The US Justice Department announced on Aug. 30 that Kenneth Melson, the acting head of the Bureau of Alcohol, Tobacco and Firearms (ATF), had been reassigned to another position in the department and that Dennis Burke, the US attorney for Arizona, was resigning from his post. The department didn’t explain the reason for the changes, but they were clearly fallout from Operation Fast and Furious, a bungled ATF program that allowed some 2,000 weapons to go from the US to Mexico, where they were probably used in drug cartel violence.
The ATF is the agency in charge of preventing the spread of illegal weapons in and from the US; gun smuggling from states on the Mexico-US border is considered the source of the majority of contraband firearms in Mexico. Some 40,000 Mexicans have died in drug-related killings since the beginning of 2007.
So far at least eight US officials have been removed or reassigned because of their association with Fast and Furious, but the Congress members who have led the probe into the operation–Rep. Darrell Issa (R-CA) and Sen. Charles E. Grassley (R-IA)—indicated that they weren’t satisfied. The two Republicans plan to continue their investigation into what has become a major embarrassment for Attorney General Eric Holder and the administration of US president Barack Obama, a Democrat. (La Jornada, Mexico, Aug. 31)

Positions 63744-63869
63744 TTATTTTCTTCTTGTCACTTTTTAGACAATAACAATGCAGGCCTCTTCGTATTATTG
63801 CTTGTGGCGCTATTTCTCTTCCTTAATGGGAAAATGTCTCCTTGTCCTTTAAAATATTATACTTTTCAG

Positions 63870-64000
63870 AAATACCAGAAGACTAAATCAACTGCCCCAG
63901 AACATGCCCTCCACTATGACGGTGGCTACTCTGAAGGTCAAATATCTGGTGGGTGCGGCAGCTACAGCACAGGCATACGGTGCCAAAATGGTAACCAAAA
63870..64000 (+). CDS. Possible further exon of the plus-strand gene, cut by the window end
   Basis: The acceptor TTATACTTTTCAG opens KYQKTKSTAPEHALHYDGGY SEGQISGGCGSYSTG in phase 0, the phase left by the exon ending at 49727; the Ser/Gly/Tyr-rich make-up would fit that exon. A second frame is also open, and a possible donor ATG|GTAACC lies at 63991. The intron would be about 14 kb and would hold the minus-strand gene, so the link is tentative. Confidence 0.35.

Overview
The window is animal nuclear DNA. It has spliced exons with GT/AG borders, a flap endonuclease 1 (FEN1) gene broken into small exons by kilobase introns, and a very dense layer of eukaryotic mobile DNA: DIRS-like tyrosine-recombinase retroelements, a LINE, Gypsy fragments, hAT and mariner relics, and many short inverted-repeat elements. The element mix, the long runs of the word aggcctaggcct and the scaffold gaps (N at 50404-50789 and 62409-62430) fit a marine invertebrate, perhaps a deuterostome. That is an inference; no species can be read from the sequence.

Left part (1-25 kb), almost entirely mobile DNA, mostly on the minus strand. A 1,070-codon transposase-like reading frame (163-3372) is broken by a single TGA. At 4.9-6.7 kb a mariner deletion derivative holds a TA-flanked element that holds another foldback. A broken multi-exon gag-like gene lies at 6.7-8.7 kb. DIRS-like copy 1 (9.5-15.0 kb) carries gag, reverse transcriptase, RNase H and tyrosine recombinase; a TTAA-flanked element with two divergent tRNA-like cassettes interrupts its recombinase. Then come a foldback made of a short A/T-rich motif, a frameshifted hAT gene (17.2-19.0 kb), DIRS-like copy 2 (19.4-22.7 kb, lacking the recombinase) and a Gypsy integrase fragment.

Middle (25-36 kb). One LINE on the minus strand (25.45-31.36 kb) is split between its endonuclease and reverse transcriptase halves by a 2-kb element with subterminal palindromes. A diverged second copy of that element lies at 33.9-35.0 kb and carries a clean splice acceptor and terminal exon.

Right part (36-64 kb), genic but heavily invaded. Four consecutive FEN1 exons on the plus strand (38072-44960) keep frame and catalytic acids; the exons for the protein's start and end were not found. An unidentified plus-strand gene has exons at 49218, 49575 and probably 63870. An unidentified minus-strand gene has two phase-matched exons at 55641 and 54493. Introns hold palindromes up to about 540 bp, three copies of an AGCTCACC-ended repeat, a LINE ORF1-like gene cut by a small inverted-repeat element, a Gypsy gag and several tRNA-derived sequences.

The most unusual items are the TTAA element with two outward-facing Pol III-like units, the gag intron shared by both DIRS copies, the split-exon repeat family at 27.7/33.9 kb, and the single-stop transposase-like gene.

Despite their apparent concern now about controlling the flow of illegal firearms, Rep. Issa and Sen. Grassley have opposed gun control in the past. Grassley has an “A” rating from the National Rife Association (NRA), which lobbies against gun control laws and has pushed to limit the ATF’s powers. Issa too has the group’s “A” rating. (On the Issues website, accessed Sept. 4)
A report released by a gun control advocacy group a few days after the ATF shake-up pointed to what may be an important source for the US weapons that end up with Mexican drug traffickers. Using ATF data, the Brady Center to Prevent Gun Violence found that 16,485 guns have disappeared from the inventories of some 4,500 US gun manufacturers during the past two years. There are no records of their having been sold. “Firearms that disappear from gun manufacturers’ plants without records of sale are frequently trafficked by gun traffickers and prized by criminals,” the report says. “Guns taken from gun manufacturing plants may also be removed before they have been stamped with serial numbers, making them virtually untraceable.”
In 2004 Congress passed an amendment sponsored by Rep. Todd Tiahrt (R-KS, 1995-2011) that keeps the ATF from requiring gun manufacturers to track their inventory. (The Hill, Washington, DC, Sept. 3) Issa and Grassley are strong defenders of the amendment. (NRA Institute for Legislative Action website, accessed Sept. 5)
From Weekly News Update on the Americas, Sept. 4.
See our last post on Mexico’s narco wars.